such important continental roles.
However, this is the first time since the AU’s founding in 2002 that Egypt gets to steer the organisation’s affairs. It’s a significant development considering the frosty relationship in recent years between the AU and Egypt. In 2013, Egypt was suspended from the union following the political crisis in the country during the 2011 Arab Spring.
The role comes at a time when both the AU and Egypt are undergoing major changes. AU reform is aimed at more effectively addressing the continent’s challenges. Egypt is trying to reposition itself in sub-Saharan Africa to pursue and protect its strategic interests. So the timing of Egypt’s chairmanship is an opportunity to contribute to the AU’s quest for reforms while pursuing its foreign policy goals.
In the run-up to the AU summit in Addis Ababa this week, the Egyptian foreign ministry has outlined six priority areas for their 2019 AU chairmanship: building bridges among Africa’s people; cooperating with partners; economic and regional integration; economic and social development; institutional and financial reform of the AU; and peace and security. What do these priorities imply for Africa?
The choice of priorities defines Egyptian interpretation of Africa’s current problem and what the country’s leadership thinks it can contribute. Egypt sees itself as having a background of national economic, social and structural reforms that have helped its development – and provide lessons for African countries on the same trajectory.
Egypt has prioritised the promotion of intra-African trade as per Sisi’s statements at the Africa 2018 Forum at Sharm El-Sheikh in December 2018. According to Sisi, Egypt was “keen on increasing its investments in Africa during 2018 by $1.2-billion to reach $10.2-billion”.
With two key priority areas dedicated to economic matters, Egypt seems to suggest that the financial state of the continent is a top priority for its chairmanship. This could boost ongoing efforts to implement the Continental Free Trade Area (CFTA) agreement if Egypt leads on promoting intra-regional trade and broader economic issues.
However, Egypt is yet to ratify the CFTA. How can it push an agreement without being part of it? Besides working to bring other big economies like Nigeria on board, the first task for Egypt’s chairmanship in promoting intra-African trade and associated benefits should be to ratify the CFTA.
A focus on economic development would also be useful if it contributes to attracting foreign direct investment to improve Africa’s industrial and infrastructural base. Without the right industries to add value to African commodities, promoting intra-regional trade on a continent where most states are raw material exporters and are outward-looking in their choice of trade partnerships is bound to be a mirage.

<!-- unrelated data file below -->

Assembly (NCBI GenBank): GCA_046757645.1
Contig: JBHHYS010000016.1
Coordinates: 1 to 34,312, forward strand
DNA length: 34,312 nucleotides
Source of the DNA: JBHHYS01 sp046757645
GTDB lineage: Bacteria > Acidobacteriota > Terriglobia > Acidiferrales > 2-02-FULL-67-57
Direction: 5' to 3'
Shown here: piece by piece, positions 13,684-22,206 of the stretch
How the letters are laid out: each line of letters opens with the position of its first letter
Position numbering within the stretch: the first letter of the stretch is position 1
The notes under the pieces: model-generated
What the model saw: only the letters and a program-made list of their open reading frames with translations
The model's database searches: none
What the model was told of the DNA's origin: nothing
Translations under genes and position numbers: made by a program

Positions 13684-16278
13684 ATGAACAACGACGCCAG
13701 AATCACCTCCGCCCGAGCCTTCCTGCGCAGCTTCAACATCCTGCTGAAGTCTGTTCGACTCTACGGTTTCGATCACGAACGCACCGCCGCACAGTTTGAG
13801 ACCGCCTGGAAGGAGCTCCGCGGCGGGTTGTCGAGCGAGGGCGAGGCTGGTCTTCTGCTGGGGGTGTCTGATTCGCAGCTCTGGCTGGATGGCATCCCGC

Underlying the Egyptian economic agenda is an Egyptian understanding that economic challenges are key to the African problem. Governance issues should also have been considered in the six priority areas because they are central to Africa’s underdevelopment. The absence of governance is a major policy gap.
It is also evident that the focus areas are shaped by Egypt’s own interests. On peace and security, for instance, Egypt’s priorities include pushing for the establishment of the AU Centre for Post-Conflict Reconstruction and Development in Cairo, and the launch of a high-level continental dialogue forum in Aswan, Egypt – the Aswan Forum for Peace and Sustainable Development.
The two projects are expected to help achieve peace and lasting solutions to forced displacement, which align with the AU’s theme of the year. These proposals are laudable, but pushing for their implementation in 2019 will reinforce perceptions that the AU chairmanship is being used by some African powers to shape regional and domestic agendas.
Besides Egypt’s priorities, several continental problems await the new chair. These are the Libyan crisis, terrorism in the Sahel, ongoing protests in Sudan, conflicts in South Sudan and Somalia, the impact of climate change, the management of the Nile, and border disputes.
The Red Sea crisis is another important issue for Egyptian foreign policy. This and the tensions around the Nile have made the East and Horn of Africa a hotbed of competing regional and international interests. It remains to be seen whether an Egyptian chairmanship will prioritise these issues for the AU to deal with.
Perhaps the biggest test the chair will face in 2019 is managing perceptions in some sub-Saharan African circles about Egyptian interests on the continent and commitment to ongoing AU reform.
Notwithstanding the challenges, many North Africans have high expectations of Sisi’s 2019 leadership of the AU. According to the Egyptian foreign ministry, the country is keen to “achieve tangible results”. Even though the chairman has considerable power to influence the AU’s agenda, overall change requires action from the entire institution, not the chairman alone.
For Sisi to make a meaningful contribution at the helm of the AU, he needs to keep up momentum for reform, which will help the continental body achieve results. DM